Ukraine needs our diplomacy — not our weapons
by David Carment
February 9, 2015
The ingredients were all there for a rapid escalation in the crisis. Bloody battles in the Debaltseve region, a new front in the southern city of Mariupol forming a land bridge between Crimea and Eastern Ukraine, a January declaration from rebel leaders for the mobilization of one hundred thousand fighters, and claims of Russian troops and equipment in the conflict zone.
War between Russia and Ukraine appeared imminent. Ukraine’s Hryvnia had already plunged nearly 50 per cent against the dollar in 2014; in one day of trading on February 6 it fell another 25 per cent as a result of market panic, surrounded by rumours of full-scale war.
Heightening tensions, U.S. Secretary of State John Kerry signalled that America was prepared to arm Ukraine with lethal weapons. With the possibility of a proxy war between Russia and the U.S. now on their doorstep, Europe’s leaders reacted quickly. In rapid succession, Angela Merkel and François Hollande met with Ukraine leader Petro Poroshenko in Kyiv last week and moved on to Moscow to confer with President Vladimir Putin. Merkel then returned to Munich to join Kerry, Russian Foreign Minister Lavrov and Poroshenko at a major security conference on February 7. Hollande, Poroshenko, Merkel and Putin are set to meet again in Minsk on February 11.
Kerry is not party to these negotiations. With pressure from Republicans committed to confrontation with Russia, the U.S. has worked itself into a corner. The Europeans are now in charge. If the Americans are sincere about bringing peace and stability to Ukraine, they will need to support the European initiative rather than undermine it by escalating the conflict. Any claims that this outcome has divided western allies are mistaken. Germany and a host of other countries, including Canada, have already stated they have no interest in shipping lethal weapons to Ukraine.
Merkel also made it clear she is engaging Russia not as an impartial mediator, but as a representative of Europe which, above all, means bringing peace and stability to Ukraine as a member of the nations of Europe. For Merkel, Ukraine’s territorial integrity remains paramount.
Although Merkel did not return from Moscow with a signed agreement, her insistence that talks continue until the situation is settled has borne fruit. On Sunday, Poroshenko declared he was open to an unconditional ceasefire, a clear sign his people have grown weary of a war that is draining their economy and their morale. He and Putin appear prepared to hammer out a deal in Minsk this week. Where they clearly disagree is who should be brought into supervise the implementation of the peace agreement and who should be responsible for the welfare of the people of Eastern Ukraine.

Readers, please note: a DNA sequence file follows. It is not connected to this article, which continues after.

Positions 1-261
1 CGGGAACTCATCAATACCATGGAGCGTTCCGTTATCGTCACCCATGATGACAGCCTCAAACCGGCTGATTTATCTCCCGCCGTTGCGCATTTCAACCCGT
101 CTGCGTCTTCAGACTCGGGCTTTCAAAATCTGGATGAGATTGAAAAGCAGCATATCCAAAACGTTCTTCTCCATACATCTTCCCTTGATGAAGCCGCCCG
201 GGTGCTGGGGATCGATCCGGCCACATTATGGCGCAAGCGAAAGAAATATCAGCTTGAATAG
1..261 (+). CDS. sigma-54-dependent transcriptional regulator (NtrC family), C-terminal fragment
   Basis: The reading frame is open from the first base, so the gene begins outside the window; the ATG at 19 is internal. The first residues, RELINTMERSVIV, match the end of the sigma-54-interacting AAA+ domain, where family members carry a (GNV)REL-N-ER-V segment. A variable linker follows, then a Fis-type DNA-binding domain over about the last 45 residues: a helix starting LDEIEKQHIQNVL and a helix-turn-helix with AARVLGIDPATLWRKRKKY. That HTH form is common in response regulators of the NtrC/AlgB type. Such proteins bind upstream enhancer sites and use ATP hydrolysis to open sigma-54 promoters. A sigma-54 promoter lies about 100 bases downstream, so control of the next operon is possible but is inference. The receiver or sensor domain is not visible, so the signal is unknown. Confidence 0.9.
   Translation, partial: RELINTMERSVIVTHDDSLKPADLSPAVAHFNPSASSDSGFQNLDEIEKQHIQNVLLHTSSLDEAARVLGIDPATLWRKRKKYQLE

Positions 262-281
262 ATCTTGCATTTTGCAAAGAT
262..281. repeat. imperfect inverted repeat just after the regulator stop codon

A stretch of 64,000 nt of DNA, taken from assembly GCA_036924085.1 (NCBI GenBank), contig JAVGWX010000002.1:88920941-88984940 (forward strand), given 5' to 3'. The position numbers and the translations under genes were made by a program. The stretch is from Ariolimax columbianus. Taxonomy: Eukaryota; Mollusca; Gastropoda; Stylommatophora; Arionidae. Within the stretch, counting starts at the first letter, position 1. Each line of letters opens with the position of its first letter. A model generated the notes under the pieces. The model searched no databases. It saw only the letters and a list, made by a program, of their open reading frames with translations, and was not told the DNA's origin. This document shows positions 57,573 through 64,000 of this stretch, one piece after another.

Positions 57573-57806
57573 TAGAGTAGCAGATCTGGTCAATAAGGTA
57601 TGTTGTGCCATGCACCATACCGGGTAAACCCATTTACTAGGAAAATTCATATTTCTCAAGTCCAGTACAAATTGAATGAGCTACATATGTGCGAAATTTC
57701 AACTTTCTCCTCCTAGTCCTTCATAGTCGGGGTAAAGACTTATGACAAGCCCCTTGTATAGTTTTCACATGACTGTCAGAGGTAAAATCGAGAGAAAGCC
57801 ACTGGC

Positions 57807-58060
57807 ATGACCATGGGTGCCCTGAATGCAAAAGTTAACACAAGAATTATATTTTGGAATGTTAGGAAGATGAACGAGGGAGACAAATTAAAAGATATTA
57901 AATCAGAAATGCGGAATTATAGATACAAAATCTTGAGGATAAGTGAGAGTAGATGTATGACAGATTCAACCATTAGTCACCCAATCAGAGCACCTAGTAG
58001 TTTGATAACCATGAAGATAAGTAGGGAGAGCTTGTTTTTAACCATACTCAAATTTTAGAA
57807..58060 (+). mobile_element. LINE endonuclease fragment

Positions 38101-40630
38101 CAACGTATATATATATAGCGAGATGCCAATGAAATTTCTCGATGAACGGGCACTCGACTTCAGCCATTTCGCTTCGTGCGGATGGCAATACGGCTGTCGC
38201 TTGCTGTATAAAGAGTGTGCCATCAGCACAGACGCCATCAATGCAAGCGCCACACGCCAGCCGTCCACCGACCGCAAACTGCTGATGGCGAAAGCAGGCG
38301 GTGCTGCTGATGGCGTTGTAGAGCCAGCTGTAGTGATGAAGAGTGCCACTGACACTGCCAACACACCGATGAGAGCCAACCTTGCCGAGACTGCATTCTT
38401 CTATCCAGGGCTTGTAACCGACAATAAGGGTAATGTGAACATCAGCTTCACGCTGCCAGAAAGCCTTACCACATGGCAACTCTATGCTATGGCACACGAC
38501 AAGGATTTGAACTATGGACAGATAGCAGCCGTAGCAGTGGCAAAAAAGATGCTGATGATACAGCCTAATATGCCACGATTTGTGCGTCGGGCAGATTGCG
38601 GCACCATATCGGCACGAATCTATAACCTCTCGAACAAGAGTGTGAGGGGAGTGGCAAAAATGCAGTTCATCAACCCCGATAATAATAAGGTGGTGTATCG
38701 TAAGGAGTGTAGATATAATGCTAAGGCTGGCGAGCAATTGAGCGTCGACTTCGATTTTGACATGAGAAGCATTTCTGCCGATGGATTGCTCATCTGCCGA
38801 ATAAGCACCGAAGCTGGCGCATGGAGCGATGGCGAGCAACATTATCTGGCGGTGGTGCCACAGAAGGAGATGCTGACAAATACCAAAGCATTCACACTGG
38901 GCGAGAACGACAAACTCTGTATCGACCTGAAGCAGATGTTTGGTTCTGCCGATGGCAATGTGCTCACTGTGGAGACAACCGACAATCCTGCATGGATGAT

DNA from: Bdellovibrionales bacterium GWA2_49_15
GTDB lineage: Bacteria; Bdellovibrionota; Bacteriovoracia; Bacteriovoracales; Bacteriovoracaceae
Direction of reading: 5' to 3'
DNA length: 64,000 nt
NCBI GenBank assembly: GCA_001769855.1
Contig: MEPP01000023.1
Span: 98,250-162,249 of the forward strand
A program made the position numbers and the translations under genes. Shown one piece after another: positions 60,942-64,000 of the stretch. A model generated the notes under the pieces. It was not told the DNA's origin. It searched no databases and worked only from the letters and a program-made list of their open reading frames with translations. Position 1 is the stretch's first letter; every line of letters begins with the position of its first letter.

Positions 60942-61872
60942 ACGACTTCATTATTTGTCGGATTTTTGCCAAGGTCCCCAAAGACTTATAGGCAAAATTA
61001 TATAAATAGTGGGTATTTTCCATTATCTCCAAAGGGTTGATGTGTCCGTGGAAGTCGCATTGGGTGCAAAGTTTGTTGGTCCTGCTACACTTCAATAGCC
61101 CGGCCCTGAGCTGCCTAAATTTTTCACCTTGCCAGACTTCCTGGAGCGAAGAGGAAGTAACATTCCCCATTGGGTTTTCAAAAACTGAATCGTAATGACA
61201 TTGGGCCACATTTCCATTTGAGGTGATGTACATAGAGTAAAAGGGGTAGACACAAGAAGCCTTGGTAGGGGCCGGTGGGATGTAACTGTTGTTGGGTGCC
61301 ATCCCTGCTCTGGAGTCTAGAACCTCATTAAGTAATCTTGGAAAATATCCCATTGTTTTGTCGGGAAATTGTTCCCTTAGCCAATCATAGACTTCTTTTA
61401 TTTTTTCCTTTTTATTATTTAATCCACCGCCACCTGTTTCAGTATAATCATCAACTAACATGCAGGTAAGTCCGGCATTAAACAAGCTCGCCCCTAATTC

At stake is the Minsk agreement signed by all parties last fall which upholds Ukraine’s territorial integrity while allowing Eastern Ukraine to become an autonomous entity within a federated Ukraine. That agreement also would see Ukraine eventually tighten up its relations with the EU. No doubt, the EU-Ukraine Association Agreement will be on Poroshenko’s mind when he sits down with Putin to discuss a special status for the Donetsk and Luhansk Regions.
Unfortunately for both Putin and Poroshenko, the most urgent matter is the one over which neither have complete control. The Donbass, with its ongoing humanitarian crisis and infighting between Cossacks and local military leaders, is moving quickly towards chaos. As the situation deteriorates the question of who will take responsibility for rebuilding Eastern Ukraine remains. Apart from attacking rebel strongholds, it’s clear that Kyiv has no long-term strategy for the region — or for Crimea, which now appears to be a lost cause. One year after the Russian annexation, a survey of Crimeans funded by the Canadian government found 82 per cent expressing full support and another 11 per cent partial support for Russian control of Crimea.
An ideal situation would see a ceasefire imposed on all parties to the conflict, a neutral buffer zone between the two and the withdrawal of forces to their lines of control established by the Minsk agreement. Whether this would stick depends on who might be tasked with overseeing the ceasefire and whether humanitarian aid is allowed to flow unimpeded. Both the UN and the OSCE have an opportunity here. It would not be the first time the OSCE has been involved but it lacks the clout needed to go it alone.
Merkel’s ultimate goal must be to persuade Putin to play a constructive role in bringing stability to Ukraine with western support and guidance. Continued confrontation with Russia remains counterproductive — at least, from the perspective of Europe’s leaders who have a far greater stake in this conflict than do Secretary of State Kerry or President Obama.
David Carment is editor of Canadian Foreign Policy Journal, CDFAI Fellow and Senior Fellow at the Centre for Global Cooperation Research. Milana Nikolko is Adjunct Professor at EURUS, Carleton University.